“People get your name wrong?” they asked incredulously. “How in the hell do they mispronounce it?”

I would tell them and their responses were always the same: “That’s schuupid.” they would scoff. “Crazy Americans.”

While it’s true that many Americans don’t really know how to pronounce it, this kind of confusion seemed to happen in other countries as well. During my travels, I noticed that ‘Ian’ seemed to morph into different versions of itself.

When I lived in Spain, my host mom was incredibly confused by me.

“¿Còmo te llamas?” she asked me on the night of my arrival to her house.

“Ian.” I responded.

“Eh?” she stared at me, mouth agape and hair afrizz.

“I-Ian?” I repeated, less confident of myself. It seemed that in Spanish, I was unsure of everything – even my own name.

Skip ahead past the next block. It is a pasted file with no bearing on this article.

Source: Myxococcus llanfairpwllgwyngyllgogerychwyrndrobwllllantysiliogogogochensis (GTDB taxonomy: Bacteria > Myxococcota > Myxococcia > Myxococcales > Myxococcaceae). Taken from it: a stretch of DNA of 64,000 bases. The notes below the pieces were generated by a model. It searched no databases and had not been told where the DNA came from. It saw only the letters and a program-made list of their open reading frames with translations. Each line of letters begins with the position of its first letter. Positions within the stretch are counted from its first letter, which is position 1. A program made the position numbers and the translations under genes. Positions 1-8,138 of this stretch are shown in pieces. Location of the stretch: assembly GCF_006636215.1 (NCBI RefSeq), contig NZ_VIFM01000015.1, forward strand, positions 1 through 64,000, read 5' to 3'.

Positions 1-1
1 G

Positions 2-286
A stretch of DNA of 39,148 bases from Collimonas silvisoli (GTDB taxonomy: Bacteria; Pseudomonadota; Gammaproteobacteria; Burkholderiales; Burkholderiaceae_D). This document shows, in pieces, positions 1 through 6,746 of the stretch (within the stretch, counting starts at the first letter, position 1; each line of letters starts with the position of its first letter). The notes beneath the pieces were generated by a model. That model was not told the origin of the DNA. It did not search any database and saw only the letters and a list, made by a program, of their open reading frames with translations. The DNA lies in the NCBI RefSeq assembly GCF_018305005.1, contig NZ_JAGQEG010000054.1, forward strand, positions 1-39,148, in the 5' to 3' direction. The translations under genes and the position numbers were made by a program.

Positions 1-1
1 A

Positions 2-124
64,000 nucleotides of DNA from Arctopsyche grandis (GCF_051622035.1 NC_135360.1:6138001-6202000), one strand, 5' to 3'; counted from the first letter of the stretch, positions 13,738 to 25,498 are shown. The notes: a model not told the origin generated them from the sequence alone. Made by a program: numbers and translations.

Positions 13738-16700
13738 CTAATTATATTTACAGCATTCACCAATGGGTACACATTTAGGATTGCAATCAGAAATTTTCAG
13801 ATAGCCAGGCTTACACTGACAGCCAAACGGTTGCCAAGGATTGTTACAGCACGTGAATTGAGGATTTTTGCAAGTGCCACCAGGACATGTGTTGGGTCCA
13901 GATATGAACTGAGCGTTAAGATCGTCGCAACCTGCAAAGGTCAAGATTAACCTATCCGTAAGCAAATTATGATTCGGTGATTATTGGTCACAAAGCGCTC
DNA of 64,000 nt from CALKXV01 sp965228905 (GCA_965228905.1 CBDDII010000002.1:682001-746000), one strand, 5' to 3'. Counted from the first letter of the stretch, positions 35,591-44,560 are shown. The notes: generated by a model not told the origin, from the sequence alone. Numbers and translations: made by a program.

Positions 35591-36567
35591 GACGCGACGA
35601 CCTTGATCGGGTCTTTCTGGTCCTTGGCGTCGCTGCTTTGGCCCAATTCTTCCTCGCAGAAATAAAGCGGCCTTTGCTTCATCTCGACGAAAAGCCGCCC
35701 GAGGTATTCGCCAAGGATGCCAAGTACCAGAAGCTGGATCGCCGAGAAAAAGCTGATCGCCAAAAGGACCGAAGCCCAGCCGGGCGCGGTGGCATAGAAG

“¿Een?” she said.

“Er…no. Ian.”

“¿Iván?”

“Ian.”

“¿Yan?”

“Ian.”

“Yan.” she ended with a tone of finality. The discussion was over.

For the rest of my time in Spain, I was known to my host mother as ‘Yan’ – a name that implied I hailed from Bulgaria and not the United States.

In Japan, my name took on a slightly more irritating incarnation. Whereas in English, ‘Ian’ sounds more like ‘ee-ehn’ or ‘eeyen’ it sounds very different when transliterated into katakana. 

Vowels in Japan have only one sound. This meant that since my name had an ‘a’ in it, it was to be said like the Japanese ‘a’.

So ‘Ian’ effectively became ‘Ee-AHn’ in Japanese.